While upcountry men attempted to secure cash through farm commodities markets during this transition, women continued to grow food and raise livestock for family consumption, rely on mutual aid networks for support, and earn income by selling goods and services. Helping neighbors and friends was basic to the upcountry culture, and feeding hobos and vagrants was considered a responsible act of charity. Some women earned money by renting rooms in their farmhouses to boarders. Many women bartered goods, swapping fabric and preserves for dairy products and coffee. The women Walker writes about were initially subsistence farmers who either had the monetary resources to become commercial farmers when industrialization occurred or who left the land for non-agricultural urban pursuits. Some existed in both worlds, working in off-farm jobs to earn money to invest in farming.
Upcountry women were resourceful, utilizing all available supplies, such as removing everything from a hog "except its squeal"(p. 38). A kettle was used to cook food, make soap, and boil laundry. Women did not expect conveniences and were ecstatic to have an indoor sink installed to drain water. Electricity was a luxury that became more common as regional dams were built. Making do or surviving without were common practices. As a result of their domestic savvy, women were crucial and influential members of their families and societies. Walker skillfully shows the gender dynamics of how upcountry women and men divided agricultural work and emphasizes that each couple decided who would perform which tasks based not on social regulations but on personal preferences.
Women were active participants in farming, often referring to agricultural activities with the pronoun "we" to show the complementary roles of husband and wife. Although men usually did not perform housework, women worked in fields, especially when men were engaged in industrial or public work, such as the Civilian Conservation Corps. Some women protected their daughters from chores they thought were too physical for young women, such as plowing. Occasionally, husbands abandoned wives or were murdered, and many of those women received money from neighbors to pay mortgages or medical expenses. In turn, the women felt obligated to work off their debt because they were too proud to accept charity. Rural women sometimes wrote to Eleanor Roosevelt, explaining their plight and asking for federal relief jobs for themselves or family members.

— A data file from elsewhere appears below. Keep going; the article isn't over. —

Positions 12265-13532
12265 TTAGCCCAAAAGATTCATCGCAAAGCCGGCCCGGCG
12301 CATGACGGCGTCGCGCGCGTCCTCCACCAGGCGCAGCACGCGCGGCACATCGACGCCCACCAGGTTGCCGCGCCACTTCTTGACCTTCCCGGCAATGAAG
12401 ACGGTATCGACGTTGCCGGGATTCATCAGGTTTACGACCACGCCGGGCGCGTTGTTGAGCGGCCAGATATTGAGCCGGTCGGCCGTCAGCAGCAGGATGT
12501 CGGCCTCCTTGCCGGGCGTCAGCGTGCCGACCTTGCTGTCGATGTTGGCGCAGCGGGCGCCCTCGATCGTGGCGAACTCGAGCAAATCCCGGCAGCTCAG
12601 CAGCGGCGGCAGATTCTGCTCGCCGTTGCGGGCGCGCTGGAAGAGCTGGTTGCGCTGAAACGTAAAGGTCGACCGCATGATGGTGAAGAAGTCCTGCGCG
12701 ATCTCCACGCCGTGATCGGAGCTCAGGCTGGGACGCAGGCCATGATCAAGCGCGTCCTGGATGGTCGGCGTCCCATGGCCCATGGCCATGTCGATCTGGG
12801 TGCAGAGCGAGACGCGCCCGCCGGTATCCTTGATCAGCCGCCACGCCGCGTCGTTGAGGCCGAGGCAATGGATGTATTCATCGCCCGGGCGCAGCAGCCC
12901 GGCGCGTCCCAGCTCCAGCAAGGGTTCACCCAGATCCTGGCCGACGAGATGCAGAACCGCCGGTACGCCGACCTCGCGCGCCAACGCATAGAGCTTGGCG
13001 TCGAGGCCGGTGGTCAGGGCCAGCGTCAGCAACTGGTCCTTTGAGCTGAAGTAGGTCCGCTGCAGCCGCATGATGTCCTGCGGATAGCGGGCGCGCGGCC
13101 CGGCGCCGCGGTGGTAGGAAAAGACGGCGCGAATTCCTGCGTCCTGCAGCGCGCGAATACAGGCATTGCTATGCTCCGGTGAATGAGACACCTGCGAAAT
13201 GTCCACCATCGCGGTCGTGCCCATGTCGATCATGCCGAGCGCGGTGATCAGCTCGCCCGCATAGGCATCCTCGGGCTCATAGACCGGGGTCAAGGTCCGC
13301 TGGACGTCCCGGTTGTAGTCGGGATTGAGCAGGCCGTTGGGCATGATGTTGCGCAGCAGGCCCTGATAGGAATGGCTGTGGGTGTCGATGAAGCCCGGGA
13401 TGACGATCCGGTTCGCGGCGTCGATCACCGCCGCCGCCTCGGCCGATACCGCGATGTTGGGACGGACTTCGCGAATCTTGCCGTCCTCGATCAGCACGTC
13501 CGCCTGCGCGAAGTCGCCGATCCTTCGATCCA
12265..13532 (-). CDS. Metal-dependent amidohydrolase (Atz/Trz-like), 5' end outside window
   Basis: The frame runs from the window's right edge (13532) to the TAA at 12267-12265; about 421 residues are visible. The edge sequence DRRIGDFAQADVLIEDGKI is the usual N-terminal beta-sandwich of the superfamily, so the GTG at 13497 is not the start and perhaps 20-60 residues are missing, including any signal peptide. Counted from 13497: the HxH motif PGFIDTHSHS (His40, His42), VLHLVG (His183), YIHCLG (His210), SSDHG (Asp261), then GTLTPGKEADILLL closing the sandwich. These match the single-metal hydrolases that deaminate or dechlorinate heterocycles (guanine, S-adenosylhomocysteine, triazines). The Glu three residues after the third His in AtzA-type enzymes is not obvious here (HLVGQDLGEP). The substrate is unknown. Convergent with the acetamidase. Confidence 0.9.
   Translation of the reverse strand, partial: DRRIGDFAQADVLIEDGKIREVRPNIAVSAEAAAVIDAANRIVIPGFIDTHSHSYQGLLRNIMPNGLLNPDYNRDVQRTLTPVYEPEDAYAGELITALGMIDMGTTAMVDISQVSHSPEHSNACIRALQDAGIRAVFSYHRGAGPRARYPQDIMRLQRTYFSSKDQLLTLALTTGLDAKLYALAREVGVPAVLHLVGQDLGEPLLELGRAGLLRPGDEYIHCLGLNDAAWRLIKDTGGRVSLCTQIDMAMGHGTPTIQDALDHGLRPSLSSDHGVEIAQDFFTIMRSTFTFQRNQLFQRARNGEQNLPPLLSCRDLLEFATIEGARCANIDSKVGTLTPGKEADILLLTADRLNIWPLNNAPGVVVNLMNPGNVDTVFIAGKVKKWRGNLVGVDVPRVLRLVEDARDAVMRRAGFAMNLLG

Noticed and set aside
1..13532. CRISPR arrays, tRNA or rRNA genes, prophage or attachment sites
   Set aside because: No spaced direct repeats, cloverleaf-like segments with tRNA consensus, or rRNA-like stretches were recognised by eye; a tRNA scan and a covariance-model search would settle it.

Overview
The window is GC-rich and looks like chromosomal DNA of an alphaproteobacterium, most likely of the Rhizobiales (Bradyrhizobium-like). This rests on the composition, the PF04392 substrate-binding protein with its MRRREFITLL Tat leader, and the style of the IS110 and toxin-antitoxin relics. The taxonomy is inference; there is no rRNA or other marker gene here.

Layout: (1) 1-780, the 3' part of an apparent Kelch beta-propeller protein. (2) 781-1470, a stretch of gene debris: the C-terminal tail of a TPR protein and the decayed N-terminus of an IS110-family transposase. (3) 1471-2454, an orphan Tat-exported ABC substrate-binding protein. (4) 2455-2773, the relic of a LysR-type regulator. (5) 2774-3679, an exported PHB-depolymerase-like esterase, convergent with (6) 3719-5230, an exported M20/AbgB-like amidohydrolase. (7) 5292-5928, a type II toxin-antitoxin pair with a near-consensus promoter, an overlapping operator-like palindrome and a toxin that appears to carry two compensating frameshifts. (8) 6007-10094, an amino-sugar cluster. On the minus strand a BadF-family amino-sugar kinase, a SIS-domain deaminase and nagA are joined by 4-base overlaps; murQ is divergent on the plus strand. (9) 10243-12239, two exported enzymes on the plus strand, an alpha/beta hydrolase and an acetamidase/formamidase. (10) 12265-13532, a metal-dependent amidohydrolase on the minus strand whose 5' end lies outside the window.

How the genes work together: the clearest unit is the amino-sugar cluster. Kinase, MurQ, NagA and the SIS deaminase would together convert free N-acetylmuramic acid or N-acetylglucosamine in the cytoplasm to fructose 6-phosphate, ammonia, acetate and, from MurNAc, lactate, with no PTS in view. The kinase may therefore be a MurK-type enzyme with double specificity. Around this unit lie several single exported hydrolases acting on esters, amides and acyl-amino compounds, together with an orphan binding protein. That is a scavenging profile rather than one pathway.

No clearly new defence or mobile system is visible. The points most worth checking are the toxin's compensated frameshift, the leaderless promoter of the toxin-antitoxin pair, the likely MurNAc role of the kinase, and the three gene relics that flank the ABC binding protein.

Walker reveals that rural homes often consisted of several generations of a family residing together, with adult children caring for parents and/or grandparents tending to grandchildren. Widows sometimes offered rooms to boarders who, although strangers working on dam construction or other industrial work, became a supportive community within a house. Discussing family demographics, Walker states that reproduction statistics and attitudes toward birth control demonstrate that many women had large families to assure a sufficient labor force but that the physical stress accompanying pregnancies and hard work prematurely aged upcountry women. Upcountry populations suffered public health problems, including tuberculosis. Walker emphasizes that women preferred consulting midwives for medical care because physicians were usually located in urban places, cost too much, and had little sympathy or understanding of rural concerns and customs. Midwives were mostly rural women who considered their ministrations as part of mutual aid, and farm women could more easily compensate them for their services than they could physicians.